Wednesday, 1 April 2015

Acceptable in the '80s: Warhammer Armies Bretonnian Update and 'Eavy Metal selection


This is a second post in a loose series about the Bretonnian releases from early in the 1990s. Previously, we had a little look at the 'Eavy Metal background to the 'look' of the models. Today, with an extract originally published in White Dwarf 137, we go a little further and analyse some of the models themselves, as well as have a glance at the updated army list.

Before any of that, I have a quote from the dark and brooding Rick Priestley concerning the 'Chivalry' game I was postulating about in my last post. He shed a little light on the project over on the Oldhammer Facebook Group. 

Rick Priestley: The Chivalry game was actually written up and developed by Nigel Stillman - based on an idea from Bryan Ansell - and utilising a range of models developed by the Perrys. So, yes Alan and Michael were involved - and did contribute to the game - but it was Nigel who worked up the game and Bryan who had the 'vision' for it. In fact it was many games that interlocked - with an overarching dynasty building game behind it - as I remember. There was a jousting system I think - and a man to man combat game that was based on cards - which I think I had a hand in. I remember playing it with the Perrys on the train down to Salute! Just one of the very many things that were worked on and abandoned back in the day.

Taken from a Facebook conversation about the game 'Chivalry'. March. 2015

The first 'new' figures that we see are the missile troops that head this page. Practically monopose, with simple variations, these models work well in big units - though their simplicity is a sign of things to come. The twenty man units look great. 


The second page contains, as you will have seen, the lovely new Bretonnian knights on foot: sword and shield men and those armed with double handed axes. Again, these are a variety of similar sculpts rather than a range of individual models - but the result really does look like a historical army. It sees that many gamers of the time were split into two distinct camps: those which found the models too historical for their tastes and those who were happy to collect them alongside the more fantastical stuff the early 1990s gave us. Which were you at the time, eh?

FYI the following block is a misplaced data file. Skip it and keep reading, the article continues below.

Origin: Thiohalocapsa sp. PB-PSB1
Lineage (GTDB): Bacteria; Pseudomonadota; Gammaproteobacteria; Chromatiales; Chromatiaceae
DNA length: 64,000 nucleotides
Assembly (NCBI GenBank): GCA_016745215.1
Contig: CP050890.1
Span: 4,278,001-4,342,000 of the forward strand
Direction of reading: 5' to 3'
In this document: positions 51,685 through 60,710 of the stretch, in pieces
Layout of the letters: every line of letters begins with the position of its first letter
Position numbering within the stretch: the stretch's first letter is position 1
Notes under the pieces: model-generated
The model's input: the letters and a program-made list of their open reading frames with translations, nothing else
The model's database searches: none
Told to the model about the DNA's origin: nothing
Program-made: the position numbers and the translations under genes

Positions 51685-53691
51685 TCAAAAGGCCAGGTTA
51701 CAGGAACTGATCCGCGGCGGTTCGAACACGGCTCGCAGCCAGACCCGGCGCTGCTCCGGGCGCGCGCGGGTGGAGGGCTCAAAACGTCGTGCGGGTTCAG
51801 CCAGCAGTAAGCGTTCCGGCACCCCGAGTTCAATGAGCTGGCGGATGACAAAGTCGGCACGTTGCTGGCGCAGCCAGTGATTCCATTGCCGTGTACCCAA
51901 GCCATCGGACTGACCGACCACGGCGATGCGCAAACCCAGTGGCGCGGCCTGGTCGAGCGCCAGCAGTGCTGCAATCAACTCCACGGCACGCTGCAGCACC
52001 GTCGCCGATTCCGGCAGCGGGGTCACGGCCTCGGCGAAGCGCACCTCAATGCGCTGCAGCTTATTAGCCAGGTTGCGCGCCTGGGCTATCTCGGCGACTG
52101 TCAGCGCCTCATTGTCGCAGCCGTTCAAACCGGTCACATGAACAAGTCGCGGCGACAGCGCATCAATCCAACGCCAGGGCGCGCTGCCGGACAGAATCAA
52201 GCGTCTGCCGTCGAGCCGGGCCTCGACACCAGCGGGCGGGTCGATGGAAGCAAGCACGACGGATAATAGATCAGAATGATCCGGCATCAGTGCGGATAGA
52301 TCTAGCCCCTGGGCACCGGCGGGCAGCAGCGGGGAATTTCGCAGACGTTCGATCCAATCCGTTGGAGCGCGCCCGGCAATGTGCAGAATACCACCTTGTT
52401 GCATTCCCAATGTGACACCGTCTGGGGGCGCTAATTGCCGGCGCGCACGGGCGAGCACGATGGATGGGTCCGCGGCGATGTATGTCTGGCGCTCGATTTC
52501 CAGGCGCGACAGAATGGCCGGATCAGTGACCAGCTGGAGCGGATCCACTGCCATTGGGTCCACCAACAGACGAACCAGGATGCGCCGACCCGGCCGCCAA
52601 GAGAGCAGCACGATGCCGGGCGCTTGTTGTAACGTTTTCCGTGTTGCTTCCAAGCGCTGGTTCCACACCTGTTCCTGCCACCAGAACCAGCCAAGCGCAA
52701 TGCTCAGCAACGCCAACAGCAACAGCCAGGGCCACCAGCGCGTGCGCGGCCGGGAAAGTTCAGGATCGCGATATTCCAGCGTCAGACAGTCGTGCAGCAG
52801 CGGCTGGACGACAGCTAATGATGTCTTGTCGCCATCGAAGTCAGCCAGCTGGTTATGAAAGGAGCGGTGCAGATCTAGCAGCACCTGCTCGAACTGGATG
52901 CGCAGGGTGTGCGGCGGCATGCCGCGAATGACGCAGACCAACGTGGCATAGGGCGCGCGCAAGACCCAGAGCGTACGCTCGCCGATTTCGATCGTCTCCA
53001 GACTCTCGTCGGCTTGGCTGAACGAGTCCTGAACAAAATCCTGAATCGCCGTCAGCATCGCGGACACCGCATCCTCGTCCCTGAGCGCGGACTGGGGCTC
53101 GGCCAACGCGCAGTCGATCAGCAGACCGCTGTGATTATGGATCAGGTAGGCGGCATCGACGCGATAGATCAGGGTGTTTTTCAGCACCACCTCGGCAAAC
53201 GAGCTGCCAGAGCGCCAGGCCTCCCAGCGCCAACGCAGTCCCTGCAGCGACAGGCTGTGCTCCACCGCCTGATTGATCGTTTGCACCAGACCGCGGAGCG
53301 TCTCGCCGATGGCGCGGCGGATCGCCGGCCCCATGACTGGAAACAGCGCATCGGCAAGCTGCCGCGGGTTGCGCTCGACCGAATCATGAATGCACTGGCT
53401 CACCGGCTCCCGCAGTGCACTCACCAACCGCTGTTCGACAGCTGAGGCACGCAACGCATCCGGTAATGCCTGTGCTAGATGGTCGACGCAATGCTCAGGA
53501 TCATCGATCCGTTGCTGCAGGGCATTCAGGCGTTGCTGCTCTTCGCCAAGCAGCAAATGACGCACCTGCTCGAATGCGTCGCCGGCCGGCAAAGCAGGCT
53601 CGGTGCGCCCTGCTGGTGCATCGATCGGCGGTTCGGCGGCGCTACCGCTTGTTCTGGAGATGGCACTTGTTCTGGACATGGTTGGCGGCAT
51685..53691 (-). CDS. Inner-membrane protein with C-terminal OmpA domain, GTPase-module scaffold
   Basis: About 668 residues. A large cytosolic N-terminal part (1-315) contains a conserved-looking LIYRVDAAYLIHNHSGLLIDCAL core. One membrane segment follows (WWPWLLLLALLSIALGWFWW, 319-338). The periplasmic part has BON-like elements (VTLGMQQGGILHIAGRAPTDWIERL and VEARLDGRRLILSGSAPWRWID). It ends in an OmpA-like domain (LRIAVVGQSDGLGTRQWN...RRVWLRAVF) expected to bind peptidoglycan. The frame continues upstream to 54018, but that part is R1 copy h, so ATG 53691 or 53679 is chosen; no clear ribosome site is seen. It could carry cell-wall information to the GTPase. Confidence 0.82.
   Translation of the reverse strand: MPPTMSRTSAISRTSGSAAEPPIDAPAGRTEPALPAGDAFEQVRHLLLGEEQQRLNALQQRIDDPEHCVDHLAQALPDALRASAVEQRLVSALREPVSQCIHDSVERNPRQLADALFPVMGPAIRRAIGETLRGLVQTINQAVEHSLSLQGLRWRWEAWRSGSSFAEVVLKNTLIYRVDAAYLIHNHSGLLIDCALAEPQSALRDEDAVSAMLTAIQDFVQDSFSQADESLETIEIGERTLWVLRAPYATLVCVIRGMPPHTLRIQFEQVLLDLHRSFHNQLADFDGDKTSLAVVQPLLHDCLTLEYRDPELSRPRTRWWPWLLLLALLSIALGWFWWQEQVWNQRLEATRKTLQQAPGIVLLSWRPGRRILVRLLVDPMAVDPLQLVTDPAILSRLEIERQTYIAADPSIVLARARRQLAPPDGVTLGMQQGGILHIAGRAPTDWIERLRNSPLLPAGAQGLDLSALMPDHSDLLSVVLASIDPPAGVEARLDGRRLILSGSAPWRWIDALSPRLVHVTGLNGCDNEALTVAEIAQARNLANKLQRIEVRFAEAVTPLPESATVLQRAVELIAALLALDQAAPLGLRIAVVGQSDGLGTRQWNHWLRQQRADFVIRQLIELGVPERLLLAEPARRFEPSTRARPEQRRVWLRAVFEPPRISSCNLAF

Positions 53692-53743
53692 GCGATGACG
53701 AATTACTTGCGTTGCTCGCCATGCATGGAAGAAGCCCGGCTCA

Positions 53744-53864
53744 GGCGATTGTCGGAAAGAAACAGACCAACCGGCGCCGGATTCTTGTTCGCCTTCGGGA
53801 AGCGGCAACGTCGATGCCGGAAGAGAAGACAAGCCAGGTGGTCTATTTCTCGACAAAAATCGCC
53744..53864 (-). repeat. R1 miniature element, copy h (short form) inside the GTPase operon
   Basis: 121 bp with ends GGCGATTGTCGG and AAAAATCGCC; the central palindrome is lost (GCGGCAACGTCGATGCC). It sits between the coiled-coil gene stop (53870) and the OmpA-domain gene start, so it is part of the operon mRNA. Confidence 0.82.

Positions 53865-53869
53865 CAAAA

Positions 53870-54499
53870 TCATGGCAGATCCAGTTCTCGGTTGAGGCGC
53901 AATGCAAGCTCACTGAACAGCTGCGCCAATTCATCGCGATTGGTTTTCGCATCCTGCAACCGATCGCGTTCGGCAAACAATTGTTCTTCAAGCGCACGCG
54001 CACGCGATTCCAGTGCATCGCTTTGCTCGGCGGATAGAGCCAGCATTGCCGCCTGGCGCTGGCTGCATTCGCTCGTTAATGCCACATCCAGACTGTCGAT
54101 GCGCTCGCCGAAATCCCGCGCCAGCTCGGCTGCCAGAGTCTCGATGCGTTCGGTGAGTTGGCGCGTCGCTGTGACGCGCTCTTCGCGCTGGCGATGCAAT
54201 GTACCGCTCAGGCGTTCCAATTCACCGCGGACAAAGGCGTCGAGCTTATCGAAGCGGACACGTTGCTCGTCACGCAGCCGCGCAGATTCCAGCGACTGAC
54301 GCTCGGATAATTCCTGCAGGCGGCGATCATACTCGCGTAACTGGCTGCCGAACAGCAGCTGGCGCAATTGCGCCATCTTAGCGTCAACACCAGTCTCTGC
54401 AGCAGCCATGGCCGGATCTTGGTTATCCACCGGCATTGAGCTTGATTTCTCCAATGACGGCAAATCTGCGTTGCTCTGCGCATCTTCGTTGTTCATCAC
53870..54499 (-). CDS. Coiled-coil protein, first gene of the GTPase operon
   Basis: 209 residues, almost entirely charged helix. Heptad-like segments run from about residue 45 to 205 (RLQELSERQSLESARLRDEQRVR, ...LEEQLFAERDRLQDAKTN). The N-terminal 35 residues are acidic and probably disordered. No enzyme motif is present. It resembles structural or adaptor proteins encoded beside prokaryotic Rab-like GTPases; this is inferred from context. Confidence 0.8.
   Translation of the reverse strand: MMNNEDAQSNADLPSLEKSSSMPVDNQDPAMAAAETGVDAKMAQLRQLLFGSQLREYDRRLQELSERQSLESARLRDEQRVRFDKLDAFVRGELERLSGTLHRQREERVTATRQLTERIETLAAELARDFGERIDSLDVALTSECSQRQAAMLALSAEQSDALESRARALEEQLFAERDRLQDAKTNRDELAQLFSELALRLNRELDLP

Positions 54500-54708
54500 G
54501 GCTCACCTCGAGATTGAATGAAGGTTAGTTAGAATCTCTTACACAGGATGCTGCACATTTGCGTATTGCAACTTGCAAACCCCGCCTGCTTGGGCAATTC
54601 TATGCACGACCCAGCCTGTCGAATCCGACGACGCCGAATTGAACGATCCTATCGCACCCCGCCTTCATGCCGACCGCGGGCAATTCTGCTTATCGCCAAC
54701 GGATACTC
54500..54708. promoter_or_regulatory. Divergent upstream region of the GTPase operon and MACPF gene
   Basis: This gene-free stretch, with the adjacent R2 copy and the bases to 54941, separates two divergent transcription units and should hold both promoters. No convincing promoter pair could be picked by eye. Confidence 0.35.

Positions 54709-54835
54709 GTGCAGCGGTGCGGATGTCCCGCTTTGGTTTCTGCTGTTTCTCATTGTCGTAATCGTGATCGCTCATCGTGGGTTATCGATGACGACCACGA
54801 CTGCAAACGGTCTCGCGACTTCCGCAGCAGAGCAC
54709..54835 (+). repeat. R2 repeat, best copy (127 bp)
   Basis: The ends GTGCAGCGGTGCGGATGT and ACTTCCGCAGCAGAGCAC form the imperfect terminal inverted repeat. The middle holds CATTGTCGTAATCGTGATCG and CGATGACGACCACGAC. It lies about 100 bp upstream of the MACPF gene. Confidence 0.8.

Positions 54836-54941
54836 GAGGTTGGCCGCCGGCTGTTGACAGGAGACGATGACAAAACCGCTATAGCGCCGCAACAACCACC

Most worthy of note is that cannon (I have always wanted one of them!) and if you can recall clearly, you will remember that there were a number of other new gunpowder weapons as part of this range. They are now, sadly, long gone and can fetch some pretty prices online. I have included the catalogue pages for the missing stuff at the end of this article. The levy is of course as old as the hills, being (mostly) the old Militia/Mercenary range that is still pretty much available from Wargames Foundry.


Finally, the updated page for Warhammer Armies reflecting how the Bretonnians have changed with the new miniature release. A useful document for anyone considering a later Bretonnian army and needs something 'official' to help tie up all the loose ends. Oh, and I found some rather poor quality scans of the 1991 catalogue to show off the rest of the brilliant artillery range. 

Enjoy the memories!





10 comments:

  1. Got to love those bright yellow peasants.

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    1. Quick, grab some from The Foundry. I have a full set and hope to double that next time I visit.

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  2. The next page of this White Dwarf begins the Holy Scripture...........................................

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    1. Andy Andy Chambersssss Chambersssss!

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  3. I was (and still am) one of those who prefer the 'historical' look to the Bretonnians (and Empire). Interesting how the Bretonnians kind of 'slid back' though time. If one recalls the colour photos of Dave Andrew's Bretonnian army in WH Armies, and the army list, it was basically a Burgundian Ordonnance army. This release of miniatures gave them a more 'Crecy period' 100 Year's War look, while the newer look took them back roughly another 100-150 years to a feudal/Baron's Wars look.

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    1. The historical looking siege and gunpowder weapons are my favourite. And they must be many other people's too, judging by the prices they fetch! I totally agree with you about the importance of a 'historical' look to fantasy. I think taking themes that are so recognisable about the past help re-enforce the fantastical elements. But that just me...

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  4. I bought into the Bretonnians at this time and so wanted all those metal models, alas did not have the cash and well the collector prices are keeping me away still. I actually bought them for Agincourt, but agree they are more Crecy. Still my fave army for Warhammer.

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    1. I agree with you Chris. I would love an old school Bretonnian army - but it will be built with the Wargames Foundry range sadly, for the reasons you mention. These models are just too pricy.

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  5. the Brettonian knights are my favourite citadel range of models. i hope to recollect them one day, but as you say they go for a mighty sum on ebay

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    1. They are indeed a great release from right at the end of WFB3's life! The last hurrah!

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